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Readers of this newsletter know that we try to avoid the bad news bias. My colleagues and I cover many worrying stories here, but we also want to make sure we cover the encouraging ones. The world is full of both, after all.

Today I will focus on a positive and largely overlooked trend in American education. For years, you’ve probably heard that our schools are in crisis. And K-12 education in the US certainly has problems. But it has also been improving for much of the last few decades, according to several crucial metrics.

Starting in the late 1990s, elementary and high school students’ math skills began to improve. A few years later, reading skills also began to improve.

Here are the average National Assessment of Educational Progress results for fourth- and eighth-graders since 1996:

And here are measures of racial inequality from the math portion of the same test. As you can see, the gaps between white students and students of color narrowed in the 1990s and early 2000s:

Racial gaps in reading skills also narrowed during this period.

As Thomas Kane, Harvard professor of education and economics, says of recent educational progress: “It may be the most important social policy success of the last half century that no one seems to be aware of.”

There seem to be two main causes.

First, many states began emphasizing school accountability beginning in the 1990s. Massachusetts, North Carolina, Texas, and other states more rigorously measured student learning and pushed struggling schools to adopt approaches that they were working elsewhere. The accountability movement went national in the 2000s, through laws signed by George W. Bush and Barack Obama.

The timing of the increases in test scores is consistent with this story, as researchers at the Brookings Institution have noted. As you can see from the charts above, the biggest gains came soon after states started holding schools more accountable for student learning. In more recent years, earnings have leveled off. This pattern suggests that schools made some important changes in response to accountability policies, but then struggled to keep up the pace of improvement.

A second major cause of the rise in learning appears to have been school funding: It rose during the 1990s and early 2000s. States with especially sharp increases included Michigan, Nebraska, New York and Vermont, according to Kenneth Shores of the University of Delaware and Christopher Candelaria of Vanderbilt.

Funding increases were generally greater for low-income schools than for high-income schools. That may help explain why racial gaps in reading and math skills narrowed.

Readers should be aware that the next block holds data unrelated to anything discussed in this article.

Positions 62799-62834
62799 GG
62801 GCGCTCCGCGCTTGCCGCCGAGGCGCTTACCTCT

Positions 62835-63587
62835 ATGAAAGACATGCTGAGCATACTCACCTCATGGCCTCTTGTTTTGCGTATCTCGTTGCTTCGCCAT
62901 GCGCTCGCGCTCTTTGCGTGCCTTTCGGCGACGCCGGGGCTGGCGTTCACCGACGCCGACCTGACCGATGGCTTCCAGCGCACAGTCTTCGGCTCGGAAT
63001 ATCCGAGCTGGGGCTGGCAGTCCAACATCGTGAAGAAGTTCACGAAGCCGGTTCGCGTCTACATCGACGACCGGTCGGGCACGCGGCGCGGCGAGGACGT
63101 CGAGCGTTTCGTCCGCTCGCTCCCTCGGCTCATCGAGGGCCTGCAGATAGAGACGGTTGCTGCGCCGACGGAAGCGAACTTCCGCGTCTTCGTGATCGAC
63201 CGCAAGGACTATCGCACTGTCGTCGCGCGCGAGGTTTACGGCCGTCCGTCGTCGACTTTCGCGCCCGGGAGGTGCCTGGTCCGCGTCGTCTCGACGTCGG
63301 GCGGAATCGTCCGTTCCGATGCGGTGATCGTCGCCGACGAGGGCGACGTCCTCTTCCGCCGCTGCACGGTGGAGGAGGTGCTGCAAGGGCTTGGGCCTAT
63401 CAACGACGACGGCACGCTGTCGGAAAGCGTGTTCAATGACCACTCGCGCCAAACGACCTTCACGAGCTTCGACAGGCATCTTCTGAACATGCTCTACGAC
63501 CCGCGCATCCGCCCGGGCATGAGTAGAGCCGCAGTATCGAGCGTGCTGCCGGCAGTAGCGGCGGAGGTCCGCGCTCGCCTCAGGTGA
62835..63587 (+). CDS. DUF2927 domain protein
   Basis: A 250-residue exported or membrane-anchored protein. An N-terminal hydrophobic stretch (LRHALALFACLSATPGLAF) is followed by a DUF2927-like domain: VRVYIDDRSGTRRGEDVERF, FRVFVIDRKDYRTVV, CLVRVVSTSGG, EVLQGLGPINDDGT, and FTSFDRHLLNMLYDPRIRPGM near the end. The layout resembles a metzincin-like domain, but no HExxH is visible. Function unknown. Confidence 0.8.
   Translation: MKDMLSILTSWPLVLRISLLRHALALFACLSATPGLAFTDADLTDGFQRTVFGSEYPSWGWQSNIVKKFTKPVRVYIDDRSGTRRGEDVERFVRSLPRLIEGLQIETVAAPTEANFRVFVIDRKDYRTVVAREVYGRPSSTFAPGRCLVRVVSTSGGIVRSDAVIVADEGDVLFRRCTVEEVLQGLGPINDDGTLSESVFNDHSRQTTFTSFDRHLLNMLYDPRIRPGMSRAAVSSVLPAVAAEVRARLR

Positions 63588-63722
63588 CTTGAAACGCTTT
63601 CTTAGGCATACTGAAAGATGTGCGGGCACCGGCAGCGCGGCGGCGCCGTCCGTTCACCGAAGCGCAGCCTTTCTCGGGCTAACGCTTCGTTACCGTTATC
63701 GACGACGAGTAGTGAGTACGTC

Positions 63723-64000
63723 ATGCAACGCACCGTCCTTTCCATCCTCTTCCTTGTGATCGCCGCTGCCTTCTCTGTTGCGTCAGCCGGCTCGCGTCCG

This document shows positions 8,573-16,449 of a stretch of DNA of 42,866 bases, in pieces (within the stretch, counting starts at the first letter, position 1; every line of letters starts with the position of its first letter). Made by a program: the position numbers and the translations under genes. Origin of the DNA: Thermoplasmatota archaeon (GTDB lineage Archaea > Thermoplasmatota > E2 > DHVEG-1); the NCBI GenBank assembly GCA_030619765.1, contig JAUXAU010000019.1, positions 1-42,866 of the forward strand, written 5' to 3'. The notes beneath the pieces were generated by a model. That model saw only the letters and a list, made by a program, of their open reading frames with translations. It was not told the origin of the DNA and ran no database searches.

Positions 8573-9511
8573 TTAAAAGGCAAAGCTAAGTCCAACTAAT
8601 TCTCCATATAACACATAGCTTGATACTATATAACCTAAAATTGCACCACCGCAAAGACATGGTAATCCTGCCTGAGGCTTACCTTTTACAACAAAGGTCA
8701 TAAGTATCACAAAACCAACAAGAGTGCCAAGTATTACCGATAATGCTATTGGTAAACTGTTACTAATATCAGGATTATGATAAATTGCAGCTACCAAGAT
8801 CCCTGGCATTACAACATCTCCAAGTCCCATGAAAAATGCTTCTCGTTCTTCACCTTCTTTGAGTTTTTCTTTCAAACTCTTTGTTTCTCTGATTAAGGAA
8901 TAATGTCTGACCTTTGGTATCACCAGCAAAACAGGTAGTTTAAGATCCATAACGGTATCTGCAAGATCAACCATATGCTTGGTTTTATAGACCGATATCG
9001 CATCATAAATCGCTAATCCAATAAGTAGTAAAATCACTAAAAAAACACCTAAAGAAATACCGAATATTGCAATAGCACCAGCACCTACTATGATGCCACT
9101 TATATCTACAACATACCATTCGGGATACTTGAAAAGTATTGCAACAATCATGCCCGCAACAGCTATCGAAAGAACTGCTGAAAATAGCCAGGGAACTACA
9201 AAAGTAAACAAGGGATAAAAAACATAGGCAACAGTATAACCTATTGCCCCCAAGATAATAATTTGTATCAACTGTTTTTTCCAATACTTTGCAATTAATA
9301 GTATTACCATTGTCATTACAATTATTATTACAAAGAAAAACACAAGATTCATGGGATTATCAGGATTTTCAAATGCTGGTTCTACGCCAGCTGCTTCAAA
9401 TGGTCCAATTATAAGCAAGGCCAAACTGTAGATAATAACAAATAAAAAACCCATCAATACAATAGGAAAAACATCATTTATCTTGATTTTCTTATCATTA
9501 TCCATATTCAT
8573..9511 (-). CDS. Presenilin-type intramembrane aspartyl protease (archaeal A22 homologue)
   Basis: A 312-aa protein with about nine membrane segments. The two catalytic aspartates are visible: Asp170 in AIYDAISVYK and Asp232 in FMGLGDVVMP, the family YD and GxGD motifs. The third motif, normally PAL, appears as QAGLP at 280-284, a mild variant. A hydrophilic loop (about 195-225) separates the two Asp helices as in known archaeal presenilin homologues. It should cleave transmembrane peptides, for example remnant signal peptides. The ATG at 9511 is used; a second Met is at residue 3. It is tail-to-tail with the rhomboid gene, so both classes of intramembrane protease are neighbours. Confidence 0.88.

“Exposure to higher levels of K-12 government spending when you’re in school has a pretty big beneficial effect on adult child outcomes,” said Kirabo Jackson, an economist at Northwestern University. “Those effects are much more pronounced for children from low-income families.”

Of course, there are caveats about recent trends in educational progress. The racial gaps, although smaller, are still large. Reading scores did not increase as much as math scores (perhaps because reading is more influenced by students’ lives outside of school, while math is mostly taught in school). High school test scores did not increase as much as middle or elementary school scores. And some forms of accountability backfired, leading schools to focus more on taking tests than on actual learning.

However, the general trend—American children learning more—was hugely positive. Education often changes people’s lives. A study in Texas, for example, found that improvements in previously struggling schools led to students being more likely to graduate from high school and college and earn more by age 25.

Further investigation offers a similar message. The pay gap between college graduates and everyone else is near an all-time high. More educated Americans are more likely to be in stable relationships and happy with their lives and less likely to suffer from loneliness, chronic pain, and alcohol and drug abuse.

These differences have been around for a long time, but have widened significantly in recent decades, as economists Anne Case and Angus Deaton documented in their 2020 book “Deaths of Despair and the Future of Capitalism.”

That’s why the improvement in American education during the 1990s and early 2000s was cause for celebration, as Kane puts it. It deserved to be big news, even if it wasn’t.

By now, I imagine some of you are thinking: But what has happened to these trends during the pandemic? In another newsletter this week, I will try to answer that question.

The first Monday in May means it’s time for the Met Gala. Officially, the event is a black tie fundraiser for the Metropolitan Museum’s Costume Institute. Unofficially, the gala is the Super Bowl of fashion, where celebrities try to outdo themselves on the red carpet. (Their efforts are often dwarfed by the presence of Rihanna, who is the costume queen at the event.)

If it seems like the last Met Gala was yesterday, that’s because the 2021 edition took place in September (blame the pandemic). That event unveiled the first part of an exhibition on American fashion at the Costume Institute. This year’s gala, co-hosted by Regina King, Lin-Manuel Miranda, Blake Lively and Ryan Reynolds, opens the second part of the show. The dress code is “gold glamour”.

“Think of the Astors, Vanderbilts, Whitneys, and Edith Wharton books,” writes Vanessa Friedman. Expect a lot of people to show up dripping with gold. — Sanam Yar, a writer for Morning

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